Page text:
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Author Naito, T. ♦ Yamaura, S. ♦ Fukuma, Y. ♦ Sakai, O.
Source United States Department of Energy Office of Scientific and Technical Information
Content type Text
Language English
Subject Keyword PLASMA PHYSICS AND FUSION TECHNOLOGY ♦ CLASSICAL AND QUANTUM MECHANICS, GENERAL PHYSICS ♦ ANTENNAS ♦ ARGON ♦ COMPUTERIZED SIMULATION ♦ DIELECTRIC MATERIALS ♦ ELECTRON DENSITY ♦ ELECTRONS ♦ GAIN ♦ GHZ RANGE 01-100 ♦ GLOW DISCHARGES ♦ MERCURY ♦ MICROWAVE RADIATION ♦ PLASMA ♦ SIGNALS ♦ SURFACES ♦ TUBES ♦ WAVE PROPAGATION ♦ WAVELENGTHS
Abstract This paper reports radiation characteristics of input power from a surface wave sustained plasma antenna investigated theoretically and experimentally, especially focusing on the power consumption balance between the plasma generation and the radiation. The plasma antenna is a dielectric tube filled with argon and small amount of mercury, and the structure is a basic quarter wavelength monopole antenna at 2.45 GHz. Microwave power at 2.45 GHz is supplied to the plasma antenna. The input power is partially consumed to sustain the plasma, and the remaining part is radiated as a signal. The relationship between the antenna gain and the input power is obtained by an analytical derivation and numerical simulations. As a result, the antenna gain is kept at low values, and most of the input power is consumed to increase the plasma volume until the tube is filled with the plasma whose electron density is higher than the critical electron density required for sustaining the surface wave. On the other hand, the input power is consumed to increase the electron density after the tube is fully filled with the plasma, and the antenna gain increases with increasing the electron density. The dependence of the antenna gain on the electron density is the same as that of a plasma antenna sustained by a DC glow discharge. These results are confirmed by experimental results of the antenna gain and radiation patterns. The antenna gain of the plasma is a few dB smaller than that of the identical metal antenna. The antenna gain of the plasma antenna is sufficient for the wireless communication, although it is difficult to substitute the plasma antenna for metal antennas completely. The plasma antenna is suitable for applications having high affinity with the plasma characteristics such as low interference and dynamic controllability.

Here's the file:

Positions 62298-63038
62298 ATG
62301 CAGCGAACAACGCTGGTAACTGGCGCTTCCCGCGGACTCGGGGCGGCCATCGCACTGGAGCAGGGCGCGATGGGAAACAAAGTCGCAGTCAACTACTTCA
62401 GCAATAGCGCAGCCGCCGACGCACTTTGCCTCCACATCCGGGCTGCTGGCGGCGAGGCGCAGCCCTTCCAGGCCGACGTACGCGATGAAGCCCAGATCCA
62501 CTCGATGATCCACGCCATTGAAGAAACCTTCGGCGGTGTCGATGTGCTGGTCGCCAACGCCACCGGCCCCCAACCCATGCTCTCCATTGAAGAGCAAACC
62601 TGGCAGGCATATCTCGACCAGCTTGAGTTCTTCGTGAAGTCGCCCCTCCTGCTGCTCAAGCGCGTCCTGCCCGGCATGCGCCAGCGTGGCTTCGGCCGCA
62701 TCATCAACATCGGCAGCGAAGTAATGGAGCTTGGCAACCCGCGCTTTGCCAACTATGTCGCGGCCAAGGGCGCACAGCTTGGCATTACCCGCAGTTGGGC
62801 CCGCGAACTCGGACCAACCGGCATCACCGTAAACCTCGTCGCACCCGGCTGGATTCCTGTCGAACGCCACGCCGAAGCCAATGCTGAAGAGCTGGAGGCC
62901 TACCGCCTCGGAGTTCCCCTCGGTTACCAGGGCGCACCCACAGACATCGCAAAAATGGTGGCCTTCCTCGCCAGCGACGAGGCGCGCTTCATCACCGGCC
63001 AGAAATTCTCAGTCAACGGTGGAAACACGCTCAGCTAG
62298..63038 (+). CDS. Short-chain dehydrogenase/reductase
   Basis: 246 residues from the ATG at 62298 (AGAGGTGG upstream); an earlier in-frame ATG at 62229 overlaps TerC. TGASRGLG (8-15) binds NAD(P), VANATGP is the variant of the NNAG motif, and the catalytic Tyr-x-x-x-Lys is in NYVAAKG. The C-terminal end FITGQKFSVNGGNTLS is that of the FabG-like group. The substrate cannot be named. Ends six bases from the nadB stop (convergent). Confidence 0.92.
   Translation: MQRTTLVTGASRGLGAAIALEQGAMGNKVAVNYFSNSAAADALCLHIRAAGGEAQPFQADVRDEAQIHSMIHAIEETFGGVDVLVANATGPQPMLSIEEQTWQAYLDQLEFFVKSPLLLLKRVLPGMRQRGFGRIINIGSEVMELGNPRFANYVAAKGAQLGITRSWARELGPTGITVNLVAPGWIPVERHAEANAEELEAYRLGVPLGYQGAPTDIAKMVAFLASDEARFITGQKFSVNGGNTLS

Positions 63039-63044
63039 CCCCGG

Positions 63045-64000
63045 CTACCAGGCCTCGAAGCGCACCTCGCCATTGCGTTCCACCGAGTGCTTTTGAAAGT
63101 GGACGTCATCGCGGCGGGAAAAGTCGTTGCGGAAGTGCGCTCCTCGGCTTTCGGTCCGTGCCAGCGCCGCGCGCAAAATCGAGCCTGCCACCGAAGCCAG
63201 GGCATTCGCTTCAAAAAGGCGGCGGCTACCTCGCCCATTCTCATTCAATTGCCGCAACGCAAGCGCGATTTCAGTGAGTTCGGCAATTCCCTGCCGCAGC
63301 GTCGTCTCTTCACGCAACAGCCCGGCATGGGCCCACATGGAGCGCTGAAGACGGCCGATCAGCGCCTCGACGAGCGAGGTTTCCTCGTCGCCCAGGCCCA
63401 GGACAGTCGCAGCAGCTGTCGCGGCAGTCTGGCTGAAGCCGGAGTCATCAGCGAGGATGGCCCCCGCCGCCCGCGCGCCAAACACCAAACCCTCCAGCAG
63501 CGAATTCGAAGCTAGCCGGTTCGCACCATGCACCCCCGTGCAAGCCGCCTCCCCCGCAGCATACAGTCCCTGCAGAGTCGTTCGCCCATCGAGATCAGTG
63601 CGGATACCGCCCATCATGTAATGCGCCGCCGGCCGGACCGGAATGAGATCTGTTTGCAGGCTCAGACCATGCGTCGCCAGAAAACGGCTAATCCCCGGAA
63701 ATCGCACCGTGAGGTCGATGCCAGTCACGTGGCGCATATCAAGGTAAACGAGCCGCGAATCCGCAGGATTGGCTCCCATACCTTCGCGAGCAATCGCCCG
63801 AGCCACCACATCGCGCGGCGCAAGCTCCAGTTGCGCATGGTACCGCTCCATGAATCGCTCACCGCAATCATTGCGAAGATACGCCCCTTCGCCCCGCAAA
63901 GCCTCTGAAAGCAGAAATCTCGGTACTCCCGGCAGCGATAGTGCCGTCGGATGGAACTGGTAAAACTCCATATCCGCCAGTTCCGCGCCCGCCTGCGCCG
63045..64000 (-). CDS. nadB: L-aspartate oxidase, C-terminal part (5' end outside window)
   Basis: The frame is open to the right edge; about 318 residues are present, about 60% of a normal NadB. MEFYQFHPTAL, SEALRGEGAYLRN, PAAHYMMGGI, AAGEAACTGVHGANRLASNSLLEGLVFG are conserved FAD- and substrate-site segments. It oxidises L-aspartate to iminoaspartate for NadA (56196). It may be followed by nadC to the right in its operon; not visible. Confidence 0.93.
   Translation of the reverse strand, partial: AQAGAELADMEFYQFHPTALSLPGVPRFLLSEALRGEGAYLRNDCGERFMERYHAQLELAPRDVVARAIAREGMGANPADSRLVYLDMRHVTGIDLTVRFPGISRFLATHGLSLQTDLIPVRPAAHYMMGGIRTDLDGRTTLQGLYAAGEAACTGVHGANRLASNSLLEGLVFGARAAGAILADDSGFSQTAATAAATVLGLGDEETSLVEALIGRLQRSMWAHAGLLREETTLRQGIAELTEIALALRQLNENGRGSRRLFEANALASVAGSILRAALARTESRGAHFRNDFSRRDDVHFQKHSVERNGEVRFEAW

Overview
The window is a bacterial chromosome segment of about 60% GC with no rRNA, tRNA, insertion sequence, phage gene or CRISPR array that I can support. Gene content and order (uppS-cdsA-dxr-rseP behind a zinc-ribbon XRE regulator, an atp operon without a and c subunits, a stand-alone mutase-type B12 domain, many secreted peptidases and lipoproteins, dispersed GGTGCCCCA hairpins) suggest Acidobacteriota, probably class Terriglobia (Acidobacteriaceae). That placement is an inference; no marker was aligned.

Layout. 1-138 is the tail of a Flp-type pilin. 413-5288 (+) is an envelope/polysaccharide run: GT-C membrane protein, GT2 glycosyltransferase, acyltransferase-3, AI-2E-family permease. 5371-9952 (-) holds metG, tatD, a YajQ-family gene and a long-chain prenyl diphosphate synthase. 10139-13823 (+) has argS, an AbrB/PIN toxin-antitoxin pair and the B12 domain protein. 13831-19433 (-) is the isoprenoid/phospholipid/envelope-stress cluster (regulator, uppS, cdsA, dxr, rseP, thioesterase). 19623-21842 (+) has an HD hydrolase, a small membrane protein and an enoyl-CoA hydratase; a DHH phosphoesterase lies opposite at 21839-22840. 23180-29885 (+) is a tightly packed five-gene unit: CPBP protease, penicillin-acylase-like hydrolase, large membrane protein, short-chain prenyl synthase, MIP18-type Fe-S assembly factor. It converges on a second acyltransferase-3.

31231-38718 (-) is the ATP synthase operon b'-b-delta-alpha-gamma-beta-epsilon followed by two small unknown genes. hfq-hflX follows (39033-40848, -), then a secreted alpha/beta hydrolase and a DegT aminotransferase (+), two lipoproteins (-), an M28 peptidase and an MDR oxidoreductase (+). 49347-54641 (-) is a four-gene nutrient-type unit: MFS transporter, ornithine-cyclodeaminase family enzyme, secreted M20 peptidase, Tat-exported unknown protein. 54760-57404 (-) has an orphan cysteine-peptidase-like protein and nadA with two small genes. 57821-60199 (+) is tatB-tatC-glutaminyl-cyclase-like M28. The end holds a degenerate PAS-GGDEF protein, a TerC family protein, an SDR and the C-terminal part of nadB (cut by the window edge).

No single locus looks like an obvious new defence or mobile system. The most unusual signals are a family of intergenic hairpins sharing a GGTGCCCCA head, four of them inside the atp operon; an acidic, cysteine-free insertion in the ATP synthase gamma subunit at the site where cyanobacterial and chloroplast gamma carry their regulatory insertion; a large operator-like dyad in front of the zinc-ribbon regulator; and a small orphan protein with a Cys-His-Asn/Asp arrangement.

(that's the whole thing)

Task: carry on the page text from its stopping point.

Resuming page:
ISSN 1070664X
Educational Use Research
Learning Resource Type Article
Publisher Date 2016-09-15
Publisher Place United States
Journal Physics of Plasmas
Volume Number 23
Issue Number 9


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